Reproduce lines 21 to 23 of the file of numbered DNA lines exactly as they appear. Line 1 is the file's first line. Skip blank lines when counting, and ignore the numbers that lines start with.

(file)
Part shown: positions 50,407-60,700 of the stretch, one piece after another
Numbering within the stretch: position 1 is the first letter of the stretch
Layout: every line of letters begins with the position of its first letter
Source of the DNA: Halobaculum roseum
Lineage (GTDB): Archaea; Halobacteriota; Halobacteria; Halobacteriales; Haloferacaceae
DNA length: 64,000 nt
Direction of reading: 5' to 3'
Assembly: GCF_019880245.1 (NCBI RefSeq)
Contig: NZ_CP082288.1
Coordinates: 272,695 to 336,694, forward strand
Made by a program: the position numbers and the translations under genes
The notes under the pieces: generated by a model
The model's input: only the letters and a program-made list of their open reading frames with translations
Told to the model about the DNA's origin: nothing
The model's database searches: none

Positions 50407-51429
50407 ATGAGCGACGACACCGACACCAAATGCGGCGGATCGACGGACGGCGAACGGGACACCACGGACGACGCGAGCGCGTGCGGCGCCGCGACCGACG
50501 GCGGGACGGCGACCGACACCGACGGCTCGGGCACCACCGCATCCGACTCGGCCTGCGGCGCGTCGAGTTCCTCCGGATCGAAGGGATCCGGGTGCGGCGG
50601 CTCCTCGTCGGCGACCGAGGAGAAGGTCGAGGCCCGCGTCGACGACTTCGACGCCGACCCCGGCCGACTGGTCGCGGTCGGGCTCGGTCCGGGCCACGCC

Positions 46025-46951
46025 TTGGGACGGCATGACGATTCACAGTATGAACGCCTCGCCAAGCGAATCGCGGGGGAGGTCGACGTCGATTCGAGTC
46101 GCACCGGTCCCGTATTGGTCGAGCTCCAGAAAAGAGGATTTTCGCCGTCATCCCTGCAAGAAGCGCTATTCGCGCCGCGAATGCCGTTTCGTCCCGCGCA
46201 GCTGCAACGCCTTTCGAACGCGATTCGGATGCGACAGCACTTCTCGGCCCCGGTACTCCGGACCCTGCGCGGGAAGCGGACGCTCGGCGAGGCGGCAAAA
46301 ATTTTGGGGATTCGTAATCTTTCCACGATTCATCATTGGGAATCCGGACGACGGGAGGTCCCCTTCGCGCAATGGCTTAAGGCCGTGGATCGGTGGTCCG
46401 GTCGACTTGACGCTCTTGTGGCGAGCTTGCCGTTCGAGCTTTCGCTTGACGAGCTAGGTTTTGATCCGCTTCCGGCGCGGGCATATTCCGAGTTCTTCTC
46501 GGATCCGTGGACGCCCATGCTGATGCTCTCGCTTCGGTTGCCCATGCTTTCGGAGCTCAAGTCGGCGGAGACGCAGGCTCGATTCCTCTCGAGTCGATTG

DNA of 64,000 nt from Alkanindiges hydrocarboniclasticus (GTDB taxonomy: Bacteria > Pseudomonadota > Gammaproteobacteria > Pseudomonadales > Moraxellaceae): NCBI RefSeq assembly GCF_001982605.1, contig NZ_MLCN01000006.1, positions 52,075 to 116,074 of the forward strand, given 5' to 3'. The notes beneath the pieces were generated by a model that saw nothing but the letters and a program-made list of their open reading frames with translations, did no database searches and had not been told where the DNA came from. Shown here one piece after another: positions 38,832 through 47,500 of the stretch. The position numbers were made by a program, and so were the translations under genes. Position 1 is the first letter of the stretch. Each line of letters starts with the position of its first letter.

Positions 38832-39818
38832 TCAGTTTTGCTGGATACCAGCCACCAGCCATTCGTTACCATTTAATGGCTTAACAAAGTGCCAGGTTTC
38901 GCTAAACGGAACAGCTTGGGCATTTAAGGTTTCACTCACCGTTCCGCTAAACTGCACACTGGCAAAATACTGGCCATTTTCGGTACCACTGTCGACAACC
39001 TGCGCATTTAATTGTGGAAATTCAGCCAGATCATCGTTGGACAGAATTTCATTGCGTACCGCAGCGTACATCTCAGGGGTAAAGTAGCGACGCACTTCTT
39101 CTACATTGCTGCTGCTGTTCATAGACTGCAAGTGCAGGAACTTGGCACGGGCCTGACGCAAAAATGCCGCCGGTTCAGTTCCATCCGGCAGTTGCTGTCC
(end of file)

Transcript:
46025 TTGGGACGGCATGACGATTCACAGTATGAACGCCTCGCCAAGCGAATCGCGGGGGAGGTCGACGTCGATTCGAGTC
46101 GCACCGGTCCCGTATTGGTCGAGCTCCAGAAAAGAGGATTTTCGCCGTCATCCCTGCAAGAAGCGCTATTCGCGCCGCGAATGCCGTTTCGTCCCGCGCA
46201 GCTGCAACGCCTTTCGAACGCGATTCGGATGCGACAGCACTTCTCGGCCCCGGTACTCCGGACCCTGCGCGGGAAGCGGACGCTCGGCGAGGCGGCAAAA